Natural Wonders: Q&A With Nature Series Producer Bill Murphy
Every year on April 22, people across the world celebrate Earth Day. On Nature, the award-winning series produced by THIRTEEN and now in its 30th season, every day is Earth Day. Each week, the series brings the beauty and endless wonders of our planet to viewers, capturing the world’s ecosystems and their varied inhabitants in intimate detail.
Series Producer Bill Murphy spoke with THIRTEEN about the dedication and detail that go into the creation of television’s premier natural history series.
This interview was originally conducted and condensed for the April 2012 THIRTEEN Program Guide.
Nature is one of the most-watched primetime series on public television. Why does the series continue to attract so many viewers and filmmakers?
Bill Murphy: I think it’s because we’re committed to finding the most interesting stories in our genre, spending the appropriate time researching and developing films before we go into production, and working with the best filmmakers in the natural history business. And, of course, we couldn’t do it without the loyal support of THIRTEEN and its viewers.
Filmmakers are always telling me how much they love working with THIRTEEN and the Nature team because we know what we’re doing and they trust our guidance and support. I like to think that’s true, but I also know the best filmmakers in this business are very attracted to the fact that we can tell out our stories without commercial interruption. That’s a real luxury in today’s media landscape.
How do you find story ideas, and what qualities do you look for when considering submissions?
BM: There are many paths to finding story ideas that work for Nature. Ideas are pitched to us by both domestic and international independent producers, as well as major broadcast commissioners like the BBC and National Geographic. Some of the things we think about when evaluating proposals are: Is this story a right fit for Nature? How strong is the story and will it hold our audience’s attention? Does the producer have the talent, access, and experience to make the film in question? Although Nature is known for its story-driven classic blue chip natural history films and stunning cinematography work, such as Ocean Giants — which is scheduled for rebroadcast three consecutive Wednesdays beginning March 28 — we also feel it’s important to address some of the key topical conservation issue-oriented stories as we did in Salmon: Running the Gauntlet, which looks at the collapsing Pacific salmon populations and the ongoing debate on how to save this endangered species.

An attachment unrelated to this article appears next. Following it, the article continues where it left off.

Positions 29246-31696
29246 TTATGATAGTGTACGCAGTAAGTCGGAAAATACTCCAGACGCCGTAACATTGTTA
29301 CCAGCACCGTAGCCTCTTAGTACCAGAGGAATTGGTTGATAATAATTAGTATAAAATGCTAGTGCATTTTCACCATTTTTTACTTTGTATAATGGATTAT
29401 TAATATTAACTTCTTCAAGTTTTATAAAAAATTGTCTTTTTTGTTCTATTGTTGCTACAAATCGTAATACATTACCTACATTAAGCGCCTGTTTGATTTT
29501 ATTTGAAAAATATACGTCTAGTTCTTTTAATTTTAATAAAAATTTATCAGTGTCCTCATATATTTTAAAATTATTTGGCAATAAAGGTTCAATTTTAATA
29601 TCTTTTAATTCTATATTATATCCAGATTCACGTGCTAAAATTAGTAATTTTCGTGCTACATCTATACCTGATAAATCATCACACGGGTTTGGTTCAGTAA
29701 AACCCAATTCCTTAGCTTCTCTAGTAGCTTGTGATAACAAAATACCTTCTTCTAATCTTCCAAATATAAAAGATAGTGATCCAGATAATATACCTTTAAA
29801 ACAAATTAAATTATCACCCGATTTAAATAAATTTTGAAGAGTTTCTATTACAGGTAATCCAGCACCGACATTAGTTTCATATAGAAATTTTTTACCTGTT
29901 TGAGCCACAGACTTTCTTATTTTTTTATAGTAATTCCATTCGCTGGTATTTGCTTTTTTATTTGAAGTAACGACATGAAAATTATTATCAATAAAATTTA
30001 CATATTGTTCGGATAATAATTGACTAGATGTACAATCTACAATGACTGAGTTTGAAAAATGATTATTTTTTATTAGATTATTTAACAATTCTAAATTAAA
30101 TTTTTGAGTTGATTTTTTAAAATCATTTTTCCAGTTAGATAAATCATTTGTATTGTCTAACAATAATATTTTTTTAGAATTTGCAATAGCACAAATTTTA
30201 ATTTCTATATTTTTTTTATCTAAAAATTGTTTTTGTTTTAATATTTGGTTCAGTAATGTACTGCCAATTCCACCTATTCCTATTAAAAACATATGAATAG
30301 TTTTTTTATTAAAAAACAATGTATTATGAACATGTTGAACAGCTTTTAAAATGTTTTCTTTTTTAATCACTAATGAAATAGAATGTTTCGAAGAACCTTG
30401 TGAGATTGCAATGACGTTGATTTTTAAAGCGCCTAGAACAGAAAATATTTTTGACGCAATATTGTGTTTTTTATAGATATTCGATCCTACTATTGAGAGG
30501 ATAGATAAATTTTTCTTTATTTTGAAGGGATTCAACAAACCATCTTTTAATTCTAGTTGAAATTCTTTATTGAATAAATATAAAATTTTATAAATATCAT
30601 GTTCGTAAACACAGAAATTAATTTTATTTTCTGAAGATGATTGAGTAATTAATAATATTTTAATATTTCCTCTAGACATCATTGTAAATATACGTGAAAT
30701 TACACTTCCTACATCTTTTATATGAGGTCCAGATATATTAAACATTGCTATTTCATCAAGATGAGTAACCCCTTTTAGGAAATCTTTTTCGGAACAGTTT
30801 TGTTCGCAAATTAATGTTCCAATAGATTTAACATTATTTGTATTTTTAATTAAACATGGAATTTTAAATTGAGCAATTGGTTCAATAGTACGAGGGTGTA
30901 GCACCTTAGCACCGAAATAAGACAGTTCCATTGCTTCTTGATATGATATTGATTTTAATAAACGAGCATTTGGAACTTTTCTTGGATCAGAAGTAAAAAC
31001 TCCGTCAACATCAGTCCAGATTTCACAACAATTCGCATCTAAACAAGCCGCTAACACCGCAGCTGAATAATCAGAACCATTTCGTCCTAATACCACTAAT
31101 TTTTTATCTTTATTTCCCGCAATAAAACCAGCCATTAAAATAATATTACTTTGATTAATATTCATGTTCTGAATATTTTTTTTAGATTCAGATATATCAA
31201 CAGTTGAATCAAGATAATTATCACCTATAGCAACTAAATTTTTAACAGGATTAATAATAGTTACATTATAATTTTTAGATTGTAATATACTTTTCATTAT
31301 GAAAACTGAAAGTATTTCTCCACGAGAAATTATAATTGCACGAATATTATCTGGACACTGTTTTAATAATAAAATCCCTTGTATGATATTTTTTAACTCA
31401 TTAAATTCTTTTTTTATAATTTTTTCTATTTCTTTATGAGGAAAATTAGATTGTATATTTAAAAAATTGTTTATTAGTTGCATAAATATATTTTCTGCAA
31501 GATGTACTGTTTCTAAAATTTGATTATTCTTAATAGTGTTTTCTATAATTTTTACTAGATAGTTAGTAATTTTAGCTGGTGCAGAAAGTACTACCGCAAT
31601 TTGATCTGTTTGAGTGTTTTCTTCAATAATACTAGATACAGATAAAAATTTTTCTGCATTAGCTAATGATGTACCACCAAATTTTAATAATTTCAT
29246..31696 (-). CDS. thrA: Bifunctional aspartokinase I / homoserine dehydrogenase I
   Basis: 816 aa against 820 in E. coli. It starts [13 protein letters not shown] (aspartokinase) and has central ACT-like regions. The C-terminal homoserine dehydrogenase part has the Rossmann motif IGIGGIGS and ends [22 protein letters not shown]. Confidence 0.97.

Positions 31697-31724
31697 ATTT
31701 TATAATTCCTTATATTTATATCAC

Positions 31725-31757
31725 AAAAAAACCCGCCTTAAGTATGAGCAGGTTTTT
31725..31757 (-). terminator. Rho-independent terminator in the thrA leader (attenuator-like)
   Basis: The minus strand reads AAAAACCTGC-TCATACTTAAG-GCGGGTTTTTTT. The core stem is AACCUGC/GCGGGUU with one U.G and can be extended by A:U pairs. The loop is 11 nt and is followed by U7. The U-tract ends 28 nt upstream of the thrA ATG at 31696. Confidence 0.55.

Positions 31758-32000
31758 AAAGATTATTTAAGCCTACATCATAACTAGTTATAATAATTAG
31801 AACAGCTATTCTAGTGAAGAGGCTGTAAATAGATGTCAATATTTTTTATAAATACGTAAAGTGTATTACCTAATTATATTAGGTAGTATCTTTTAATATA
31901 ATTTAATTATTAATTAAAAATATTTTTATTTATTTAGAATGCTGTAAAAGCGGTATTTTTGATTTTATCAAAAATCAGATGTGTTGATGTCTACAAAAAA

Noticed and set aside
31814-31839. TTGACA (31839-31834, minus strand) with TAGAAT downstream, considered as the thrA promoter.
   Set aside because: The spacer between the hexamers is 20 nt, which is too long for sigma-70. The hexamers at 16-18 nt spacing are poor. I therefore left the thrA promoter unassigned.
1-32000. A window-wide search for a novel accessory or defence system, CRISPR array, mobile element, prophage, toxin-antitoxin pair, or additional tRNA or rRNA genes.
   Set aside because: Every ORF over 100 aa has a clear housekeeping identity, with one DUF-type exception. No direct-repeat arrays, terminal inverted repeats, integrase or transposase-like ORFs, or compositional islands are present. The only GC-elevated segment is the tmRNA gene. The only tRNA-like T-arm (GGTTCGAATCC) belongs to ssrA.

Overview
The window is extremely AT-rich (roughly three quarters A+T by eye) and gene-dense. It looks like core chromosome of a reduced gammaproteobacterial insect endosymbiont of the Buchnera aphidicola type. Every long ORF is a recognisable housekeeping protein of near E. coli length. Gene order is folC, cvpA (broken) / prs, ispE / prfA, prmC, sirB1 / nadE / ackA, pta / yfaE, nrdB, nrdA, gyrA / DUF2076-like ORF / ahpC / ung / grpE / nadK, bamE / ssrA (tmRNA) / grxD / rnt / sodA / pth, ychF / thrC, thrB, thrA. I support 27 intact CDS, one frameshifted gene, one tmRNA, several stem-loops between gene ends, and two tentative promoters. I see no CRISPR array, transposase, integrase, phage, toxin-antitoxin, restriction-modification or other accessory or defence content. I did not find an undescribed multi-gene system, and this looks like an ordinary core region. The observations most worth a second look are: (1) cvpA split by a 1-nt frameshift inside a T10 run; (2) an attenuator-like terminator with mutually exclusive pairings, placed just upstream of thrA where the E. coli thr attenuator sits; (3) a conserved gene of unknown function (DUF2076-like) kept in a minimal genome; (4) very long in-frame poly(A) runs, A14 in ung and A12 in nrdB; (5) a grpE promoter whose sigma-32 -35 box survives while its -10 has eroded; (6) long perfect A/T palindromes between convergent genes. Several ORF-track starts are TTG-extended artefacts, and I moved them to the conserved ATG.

We’re also attracted to stories that require “special access” and give our viewers an inside look at an environmental situation that may otherwise be off-limits. One of Nature’s filmmaking teams took great risks to produce Braving Iraq, the story of one man’s extraordinary efforts to restore both animals and people in the Mesopotamian Marshes in Iraq destroyed by Saddam Hussein in the early 1990’s. And Radioactive Wolves examines the health of wildlife populations in Chernobyl’s exclusion zone, the area around the reactor that remains too dangerously radioactive for human habitation 25 years after the meltdown of the nuclear power plant. You can catch a special encore presentation of this film Wednesday, April 25.
Watch a preview of Ocean Giants:
You work closely with wildlife filmmakers who have a wide range of experience and narrative styles. What does your work with them involve, and what do you find most rewarding about these collaborations?
BM: I have a great job! I get to work closely with some of the most passionate and dedicated people in the filmmaking business who, in spite of long grueling days working in some of the most inhospitable environments, all seem to really love what they do for a living and are genuinely grateful that we’re providing them with the opportunity to make films for Nature’s loyal audience. Every film requires a different level of attention, but in general my job involves working with my colleagues on the development of stories and shaping our films editorially, both in the field and during post production. I’m also responsible for pitching story ideas to potential international co-production partners in order to raise funds to help us finance our big projects, and I act as the point person on the Nature team for producers and co-production partners on all production-related questions and concerns. I also negotiate all the production and co-production deals.
Do you have a favorite personal memory from your 15 years of working on Nature?
BM: One of my favorite memories was spending time in Alaska during the Winter of 1999 filming one of my favorite Nature programs, Sled Dogs: An Alaskan Epic. It was an extremely cold winter with evening temperatures averaging 50 degrees below zero as we followed several sled dog teams participating in the Iditarod race from Anchorage to Nome. Nature was still shooting on super 16mm film at that time and it was so cold the film was snapping in half as we tried to load it into the cameras. Our production team slept mostly in tents and, when lucky, cabins as we traveled across the beautiful state of Alaska using planes, helicopters and snow mobiles. The film crew was fantastic and somehow found a way to persevere all of the weather and logistical challenges and still make a beautiful film.
Is there a program you’re particularly excited about in the 30th anniversary season or beyond?
BM: One of my favorite programs that premiered during Nature’s 30th season is My Life as a Turkey, the true story of writer, naturalist, and “turkey mom” Joe Hutto. If you haven’t seen it, I recommend streaming it from Thirteen.org. It’s must-see TV. I’m also very excited about our pipeline of films in production for our 31st season, so stay tuned!
Watch the full episode of My Life as a Turkey: